Our laconic hero spends half the novel trying to find an open pharmacy--his neighbor has finally given in to his advances, but he is out of condoms--and the other half dealing with deadly adversaries, all against a haunted, emptied landscape.

I read a lot of noir, and found Herrera's work fresh in a lot of ways.  Recommended for those who enjoy hard-boiled fiction and would like to try something new.

I bought this with an Amazon gift card for Father's Day and read it quickly.

Tuesday, September 26, 2017

#65: The Spies of Warsaw by Alan Furst

In the long shadow between WWI and WWII, a French aristocrat and spy in Poland tangles with vengeful Nazis, sneaky Soviet spies, and more in Alan Furst's The Spies of Warsaw.

Our protagonist comes across a German plan for a tank invasion, which his superiors find hard to believe, while a romance with a League of Nations representative begins to bloom.

Furst has written a long series of spy novels set in this era, and this is a sturdy entry, reading like early Graham Greene or Eric Ambler.  It's a good old-fashioned outing for those interested in this time and place.

I listened to a good audiobook version on loan from the New Castle-Henry County Public Library.

Sunday, September 24, 2017

#64: River War by Jim Austin

Wandering gun-hand John Fury meets up with an old pal, now a prosperous shopkeeper with a target on his back, in Jim Austin's River War.

Soon Fury is working as a sort-of bodyguard for his friend, and has his plate more than full.

Austin and the (brief) John Fury western series were written by prolific author James Reasoner.  As a seasoned hand himself, Reasoner hits all the right beats, with plenty of gunplay, as well as a dangerous riverboat trip, hostile Indians, a buffalo stampede, and a prairie fire, among other misadventures.

Reasoner creates an enjoyable outing for fans of the genre.

I borrowed River War, and one more John Fury book, from the Parker City Library in Parker City, Indiana, and read this one quickly.

Saturday, September 16, 2017

#63: The Last Cowboys of San Geronimo by Ian Stansel

Long-feuding brothers finally end their acrimony with gunplay; and when the surviving brother sets out on a horse to escape, the other brother's widow leads her own horse in pursuit in Ian Stansel's contemporary western The Last Cowboys of San Geronimo.

What sets the long feud off is a rivalry over a hat; how this then plays out with horses and property the brothers own, and a struggling business they run as horse trainers, is the backdrop for the story.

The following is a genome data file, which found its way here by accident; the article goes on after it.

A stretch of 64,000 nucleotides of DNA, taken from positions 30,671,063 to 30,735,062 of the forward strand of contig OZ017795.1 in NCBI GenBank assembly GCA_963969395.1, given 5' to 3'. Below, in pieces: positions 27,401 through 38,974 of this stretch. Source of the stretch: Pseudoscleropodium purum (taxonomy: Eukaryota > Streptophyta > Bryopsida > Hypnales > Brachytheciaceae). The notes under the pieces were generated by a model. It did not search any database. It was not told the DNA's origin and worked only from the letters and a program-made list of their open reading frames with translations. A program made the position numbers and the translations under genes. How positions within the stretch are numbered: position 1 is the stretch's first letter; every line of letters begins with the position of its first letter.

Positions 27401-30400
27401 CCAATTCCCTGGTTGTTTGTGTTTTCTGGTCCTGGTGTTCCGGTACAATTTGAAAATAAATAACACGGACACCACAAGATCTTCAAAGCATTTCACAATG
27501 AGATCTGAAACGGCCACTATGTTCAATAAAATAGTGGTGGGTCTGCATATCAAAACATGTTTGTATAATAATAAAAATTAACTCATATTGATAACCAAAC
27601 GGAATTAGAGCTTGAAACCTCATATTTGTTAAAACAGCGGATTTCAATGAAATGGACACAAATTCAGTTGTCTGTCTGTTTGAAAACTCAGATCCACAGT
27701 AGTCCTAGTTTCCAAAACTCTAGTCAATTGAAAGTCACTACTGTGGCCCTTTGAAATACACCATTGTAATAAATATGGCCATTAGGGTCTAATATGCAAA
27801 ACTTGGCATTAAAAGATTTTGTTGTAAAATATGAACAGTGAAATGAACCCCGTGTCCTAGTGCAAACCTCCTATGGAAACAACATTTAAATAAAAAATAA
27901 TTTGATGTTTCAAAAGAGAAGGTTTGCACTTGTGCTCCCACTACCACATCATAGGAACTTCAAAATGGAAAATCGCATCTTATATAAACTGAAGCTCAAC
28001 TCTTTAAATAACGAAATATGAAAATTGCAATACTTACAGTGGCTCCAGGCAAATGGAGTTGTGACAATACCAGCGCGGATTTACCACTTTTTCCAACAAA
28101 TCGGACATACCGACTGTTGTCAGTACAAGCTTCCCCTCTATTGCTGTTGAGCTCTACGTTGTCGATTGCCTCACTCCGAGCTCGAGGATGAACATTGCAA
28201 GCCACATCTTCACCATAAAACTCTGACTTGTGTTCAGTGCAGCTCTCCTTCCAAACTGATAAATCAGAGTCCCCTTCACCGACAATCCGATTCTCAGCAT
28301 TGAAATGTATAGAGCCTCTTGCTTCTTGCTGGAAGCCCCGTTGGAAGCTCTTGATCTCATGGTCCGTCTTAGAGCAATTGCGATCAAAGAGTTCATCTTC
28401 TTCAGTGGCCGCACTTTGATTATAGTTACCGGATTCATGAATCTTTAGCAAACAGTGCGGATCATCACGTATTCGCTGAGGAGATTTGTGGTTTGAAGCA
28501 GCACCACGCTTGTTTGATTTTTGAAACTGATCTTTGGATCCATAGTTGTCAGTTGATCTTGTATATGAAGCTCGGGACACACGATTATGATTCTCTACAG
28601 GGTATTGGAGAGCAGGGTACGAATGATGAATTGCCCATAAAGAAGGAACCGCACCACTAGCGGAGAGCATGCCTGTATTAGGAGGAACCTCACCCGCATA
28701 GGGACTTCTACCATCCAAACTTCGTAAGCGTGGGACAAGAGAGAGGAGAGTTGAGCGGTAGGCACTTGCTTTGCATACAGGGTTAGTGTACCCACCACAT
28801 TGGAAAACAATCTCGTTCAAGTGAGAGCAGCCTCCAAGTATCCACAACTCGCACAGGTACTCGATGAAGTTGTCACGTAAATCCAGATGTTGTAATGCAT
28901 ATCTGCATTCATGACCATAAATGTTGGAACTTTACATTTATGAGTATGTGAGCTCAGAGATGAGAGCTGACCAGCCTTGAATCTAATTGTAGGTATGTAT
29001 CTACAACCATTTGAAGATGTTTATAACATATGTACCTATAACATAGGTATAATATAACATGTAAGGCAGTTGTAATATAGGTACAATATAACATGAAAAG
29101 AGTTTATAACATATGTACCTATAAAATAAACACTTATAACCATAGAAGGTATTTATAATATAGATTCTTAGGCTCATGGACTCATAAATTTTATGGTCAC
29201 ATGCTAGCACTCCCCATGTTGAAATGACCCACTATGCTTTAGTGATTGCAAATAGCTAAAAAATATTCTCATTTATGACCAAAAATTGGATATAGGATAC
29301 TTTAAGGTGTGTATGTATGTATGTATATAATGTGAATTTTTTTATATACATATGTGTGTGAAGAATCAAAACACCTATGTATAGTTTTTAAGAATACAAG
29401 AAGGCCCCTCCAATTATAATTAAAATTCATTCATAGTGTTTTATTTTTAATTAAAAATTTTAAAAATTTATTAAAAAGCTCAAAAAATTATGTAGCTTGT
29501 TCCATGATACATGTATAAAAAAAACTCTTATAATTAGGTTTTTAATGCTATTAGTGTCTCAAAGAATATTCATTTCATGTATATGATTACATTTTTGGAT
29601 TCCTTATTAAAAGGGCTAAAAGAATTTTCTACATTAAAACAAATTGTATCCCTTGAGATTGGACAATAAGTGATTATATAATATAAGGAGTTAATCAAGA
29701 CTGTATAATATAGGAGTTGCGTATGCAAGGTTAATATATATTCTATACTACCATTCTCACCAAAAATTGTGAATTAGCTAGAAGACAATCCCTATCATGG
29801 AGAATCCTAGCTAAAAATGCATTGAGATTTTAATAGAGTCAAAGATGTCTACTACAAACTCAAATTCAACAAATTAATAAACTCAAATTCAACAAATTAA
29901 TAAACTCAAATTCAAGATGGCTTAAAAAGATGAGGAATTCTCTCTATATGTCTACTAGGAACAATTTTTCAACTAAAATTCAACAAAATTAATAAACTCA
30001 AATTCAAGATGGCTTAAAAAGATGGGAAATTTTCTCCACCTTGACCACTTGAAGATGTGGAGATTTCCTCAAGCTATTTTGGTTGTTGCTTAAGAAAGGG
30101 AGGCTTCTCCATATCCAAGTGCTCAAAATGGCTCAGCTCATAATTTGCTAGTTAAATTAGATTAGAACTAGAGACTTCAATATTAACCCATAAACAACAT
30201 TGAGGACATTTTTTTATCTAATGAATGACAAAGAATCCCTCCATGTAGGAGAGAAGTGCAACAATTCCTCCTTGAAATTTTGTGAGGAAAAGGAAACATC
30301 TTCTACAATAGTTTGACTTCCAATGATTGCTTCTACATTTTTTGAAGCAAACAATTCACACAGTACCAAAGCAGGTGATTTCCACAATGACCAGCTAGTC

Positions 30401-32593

Stansel has created a lyrical, engaging tale of family dysfunction set against a backdrop of a rural California at odds with itself.  Well-drawn characters, and an involved sketch of the horsemanship world, add interest.

Recommended for readers of contemporary fiction in general, but western fans will see classic parallels to enjoy.

I checked this out from the Morrisson-Reeves Public Library in Richmond, Indiana and read it quickly.

Wednesday, September 13, 2017

#62: Shock Value by Jason Zinoman

Jason Zinoman writes an interesting account of the cultural changes that led to a shift in horror filmmaking in the 70s in Shock Value.

This is the era of horror film I more or less grew up on, and is especially interesting to me.  And even for me, there are some stories--like William Castle wanting to make Rosemary's Baby--that I was unfamiliar with.

To me, the most enjoyable element was Zinoman giving the proper due to Dan O'Bannon and Dark Star, to me an underrated figure and film of that period.

For those unfamiliar with the era, there are great accounts of directors such as George Romero, John Carpenter, Tobe Hooper, and Brian De Palma, and how they got their starts, sometimes by hook or by crook.

Worthwhile, for horror movie fans and general film buffs.

I listened to this on audiobook checked out from the New Castle-Henry County Public Library.

Monday, September 11, 2017

#61: Black Moses by Alain Mabanckou

Moses is raised in a socialist orphanage, runs the streets in a gang, and becomes an errand boy in a brothel, leading to a sad end in Alain Mabanckou's Black Moses.

This vivid slice-of-life story is set against a backdrop of life in the Congo in the 70s and 80s, helping create a fully-realized sketch of time, place, and people.

Mabanckou's novel crackles with life, alternating between darkness and light humor, with bursts of violence. Ultimately, the novel talks about the universal bonds of friendship, accessible in any society.

Mabanckou has written an entirely readable novel from a point of view less-seen to the average reader and is enjoyable throughout.  Recommended for readers interested in international and particularly African fiction.

I checked this out from the Morrisson-Reeves Public Library in Richmond, Indiana and read it quickly.

Wednesday, August 30, 2017

#60: Big Little Lies by Liane Moriarty